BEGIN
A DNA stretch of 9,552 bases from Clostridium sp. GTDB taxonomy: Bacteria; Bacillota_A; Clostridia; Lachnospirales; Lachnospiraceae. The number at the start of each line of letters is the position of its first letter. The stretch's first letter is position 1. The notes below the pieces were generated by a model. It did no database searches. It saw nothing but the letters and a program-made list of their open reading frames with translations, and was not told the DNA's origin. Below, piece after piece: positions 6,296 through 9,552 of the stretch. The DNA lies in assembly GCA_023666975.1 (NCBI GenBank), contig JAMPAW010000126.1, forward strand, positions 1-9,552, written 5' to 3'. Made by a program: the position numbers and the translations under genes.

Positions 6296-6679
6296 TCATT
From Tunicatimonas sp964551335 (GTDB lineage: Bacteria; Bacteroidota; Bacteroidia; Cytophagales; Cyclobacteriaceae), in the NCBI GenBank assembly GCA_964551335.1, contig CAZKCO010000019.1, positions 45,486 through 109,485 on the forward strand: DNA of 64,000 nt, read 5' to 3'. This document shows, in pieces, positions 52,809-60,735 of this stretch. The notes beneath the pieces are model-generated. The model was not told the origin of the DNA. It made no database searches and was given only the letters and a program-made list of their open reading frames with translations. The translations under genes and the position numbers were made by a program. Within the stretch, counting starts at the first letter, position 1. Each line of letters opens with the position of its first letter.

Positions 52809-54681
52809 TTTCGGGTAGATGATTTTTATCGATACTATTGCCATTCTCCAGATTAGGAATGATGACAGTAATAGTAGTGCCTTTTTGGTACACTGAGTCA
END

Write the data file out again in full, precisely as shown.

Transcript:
A DNA stretch of 9,552 bases from Clostridium sp. GTDB taxonomy: Bacteria; Bacillota_A; Clostridia; Lachnospirales; Lachnospiraceae. The number at the start of each line of letters is the position of its first letter. The stretch's first letter is position 1. The notes below the pieces were generated by a model. It did no database searches. It saw nothing but the letters and a program-made list of their open reading frames with translations, and was not told the DNA's origin. Below, piece after piece: positions 6,296 through 9,552 of the stretch. The DNA lies in assembly GCA_023666975.1 (NCBI GenBank), contig JAMPAW010000126.1, forward strand, positions 1-9,552, written 5' to 3'. Made by a program: the position numbers and the translations under genes.

Positions 6296-6679
6296 TCATT
From Tunicatimonas sp964551335 (GTDB lineage: Bacteria; Bacteroidota; Bacteroidia; Cytophagales; Cyclobacteriaceae), in the NCBI GenBank assembly GCA_964551335.1, contig CAZKCO010000019.1, positions 45,486 through 109,485 on the forward strand: DNA of 64,000 nt, read 5' to 3'. This document shows, in pieces, positions 52,809-60,735 of this stretch. The notes beneath the pieces are model-generated. The model was not told the origin of the DNA. It made no database searches and was given only the letters and a program-made list of their open reading frames with translations. The translations under genes and the position numbers were made by a program. Within the stretch, counting starts at the first letter, position 1. Each line of letters opens with the position of its first letter.

Positions 52809-54681
52809 TTTCGGGTAGATGATTTTTATCGATACTATTGCCATTCTCCAGATTAGGAATGATGACAGTAATAGTAGTGCCTTTTTGGTACACTGAGTCA